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Articles about Civil Lawsuits

Police outside 10 Downing Street. Credit: zongo

Warrantless phone snooping HAPPENS ALL THE TIME in Blighty

It's perfectly legal for the police to slurp up the phone records of any entity they take a dislike to, without any external oversight whatsoever, for the purpose of punishing whistleblowers. If you didn't realise this was possible, you've not been paying attention for the last decade. Earlier this week the Metropolitan Police …
Gareth Corfield, 06 Sep 2014
The Register breaking news

US judge: no class action against tech giants' 'wage-control pact'

A US judge is refusing to allow tech employees to band together and sue Apple, Google, and other tech firms in a class-action suit over those companies' alleged "no-hire pact" to keep wages down. District Judge Lucy Koh said that the pact affected workers in too many different ways to allow them to be lumped together, and denied …
The Register breaking news

Hollywood studios line up to kick Kim Dotcom

In what could almost be seen as a vote of no-confidence in the FBI’s battle with Megaupload and founder Kim Dotcom, two content owners are filing civil lawsuits against the company and its extravagant boss. According to Hollywood Reporter, the two litigants are Microhits (owner of recordings by Frank Sinatra, Nina Simone and …
The Register breaking news

US entertainment lawyer casts doubt on Megaupload case

The Stanford Law Schools Center for Internet and Society has added a voice to the growing number of lawyers that expect America’s charges against Kim Dotcom and the “Megaupload conspiracy” to collapse in court. At issue, the article says, is that DCMA requirements under criminal law are different from the tests that apply under …
The Register breaking news

Whitehall grants freetards safe haven until 2015

Just as the Bahamas and Panama provide a safe haven for tax evasion, the UK will provide a safe haven for copyright pirates … until at least 2015. The Ministry of Fun has confirmed that notification provisions - written warnings for downloading stuff illegally, in other words - in the 2010 Digital Economy Act will not be enacted …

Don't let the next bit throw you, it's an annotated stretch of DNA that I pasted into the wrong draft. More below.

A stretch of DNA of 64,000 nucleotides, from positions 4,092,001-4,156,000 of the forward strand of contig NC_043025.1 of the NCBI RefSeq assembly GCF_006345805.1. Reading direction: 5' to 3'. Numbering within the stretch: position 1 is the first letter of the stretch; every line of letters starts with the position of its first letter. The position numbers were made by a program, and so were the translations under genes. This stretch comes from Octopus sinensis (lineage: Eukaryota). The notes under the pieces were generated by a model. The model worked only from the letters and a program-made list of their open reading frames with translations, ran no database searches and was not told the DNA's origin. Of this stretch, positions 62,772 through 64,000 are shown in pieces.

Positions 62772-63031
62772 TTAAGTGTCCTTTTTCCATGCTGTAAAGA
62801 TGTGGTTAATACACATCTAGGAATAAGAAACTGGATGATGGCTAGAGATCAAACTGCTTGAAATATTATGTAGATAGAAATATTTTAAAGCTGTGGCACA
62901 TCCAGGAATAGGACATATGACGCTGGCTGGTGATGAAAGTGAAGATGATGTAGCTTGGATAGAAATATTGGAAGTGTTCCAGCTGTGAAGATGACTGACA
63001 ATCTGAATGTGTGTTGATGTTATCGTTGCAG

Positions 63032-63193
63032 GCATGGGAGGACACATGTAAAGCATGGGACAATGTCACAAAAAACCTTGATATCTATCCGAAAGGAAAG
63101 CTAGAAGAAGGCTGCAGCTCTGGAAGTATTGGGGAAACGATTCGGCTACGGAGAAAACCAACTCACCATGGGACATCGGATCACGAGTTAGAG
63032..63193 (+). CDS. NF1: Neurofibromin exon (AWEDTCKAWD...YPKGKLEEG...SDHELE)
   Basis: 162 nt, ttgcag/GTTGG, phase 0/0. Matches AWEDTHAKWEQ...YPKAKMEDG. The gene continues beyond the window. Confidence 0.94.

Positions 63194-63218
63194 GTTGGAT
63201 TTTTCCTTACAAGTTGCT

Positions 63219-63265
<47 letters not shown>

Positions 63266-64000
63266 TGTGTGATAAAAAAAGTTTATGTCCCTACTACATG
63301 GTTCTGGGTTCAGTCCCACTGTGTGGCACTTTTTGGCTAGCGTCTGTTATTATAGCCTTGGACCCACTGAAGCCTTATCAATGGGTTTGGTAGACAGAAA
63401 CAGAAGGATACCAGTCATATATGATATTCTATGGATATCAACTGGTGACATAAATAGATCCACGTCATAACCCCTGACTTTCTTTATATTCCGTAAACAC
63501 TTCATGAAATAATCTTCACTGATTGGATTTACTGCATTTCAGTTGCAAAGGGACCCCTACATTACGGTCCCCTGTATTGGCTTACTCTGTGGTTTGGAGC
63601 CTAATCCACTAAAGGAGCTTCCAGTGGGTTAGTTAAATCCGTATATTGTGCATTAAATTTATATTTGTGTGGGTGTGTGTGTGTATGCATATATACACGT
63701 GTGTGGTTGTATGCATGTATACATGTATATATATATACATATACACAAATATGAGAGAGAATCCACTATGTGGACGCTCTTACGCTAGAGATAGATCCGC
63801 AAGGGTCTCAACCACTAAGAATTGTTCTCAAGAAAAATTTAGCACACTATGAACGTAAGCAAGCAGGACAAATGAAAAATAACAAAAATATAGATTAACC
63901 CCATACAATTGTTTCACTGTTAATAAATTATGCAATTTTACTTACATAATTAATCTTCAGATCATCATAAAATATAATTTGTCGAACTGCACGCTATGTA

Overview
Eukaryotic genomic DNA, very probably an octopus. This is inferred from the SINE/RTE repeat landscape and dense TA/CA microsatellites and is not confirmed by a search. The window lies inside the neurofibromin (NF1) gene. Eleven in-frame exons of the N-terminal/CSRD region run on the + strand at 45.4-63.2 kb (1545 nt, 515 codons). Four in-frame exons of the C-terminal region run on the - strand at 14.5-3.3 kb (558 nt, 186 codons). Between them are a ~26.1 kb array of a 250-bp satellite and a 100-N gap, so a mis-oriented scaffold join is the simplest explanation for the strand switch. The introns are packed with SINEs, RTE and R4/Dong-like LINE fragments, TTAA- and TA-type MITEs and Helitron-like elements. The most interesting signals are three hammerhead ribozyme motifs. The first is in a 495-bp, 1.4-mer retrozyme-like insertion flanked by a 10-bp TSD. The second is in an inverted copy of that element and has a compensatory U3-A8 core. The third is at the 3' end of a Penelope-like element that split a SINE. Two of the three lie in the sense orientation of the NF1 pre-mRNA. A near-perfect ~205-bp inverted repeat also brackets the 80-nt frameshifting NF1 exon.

Andrew Orlowski, 06 Jun 2013
Jim McNiel

SEC filing spills beans on Falconstor's breakup with ex-main man McNiel

A recent SEC filing has brought to light some of the details of the recent sudden departure of the CEO of standalone storage software shipper FalconStor - including the admonition that if the SEC didn't insist on the publication of the agreement, that neither party would tell all on, er, Twitter... The storage firm is living on …
Chris Mellor, 22 Jul 2013
The Register breaking news

Apple and publisher pals hold up US and EU watchdogs

Apple and two major publishing houses are holding out on settling the ebook price-fixing investigations from the US and Europe. While Simon & Schuster, HarperCollins and Hachette Book Group are all keen to reach an agreement with regulators in the US and EU, Penguin, Macmillan and Apple are all reluctant to shake hands on the …
The Register breaking news

Met re-opens NoTW phone hack probe

Scotland Yard has re-opened an investigation into phone hacking at News of the World – more than four years after closing the book of the case. The Met, which previously refused to reinvestigate the case, said that the move came in response to the receipt of "significant new information". This investigation will be led by Deputy …
John Leyden, 27 Jan 2011
The Register breaking news

Phone-hack scandal: News Int'l settles with 7 more claimants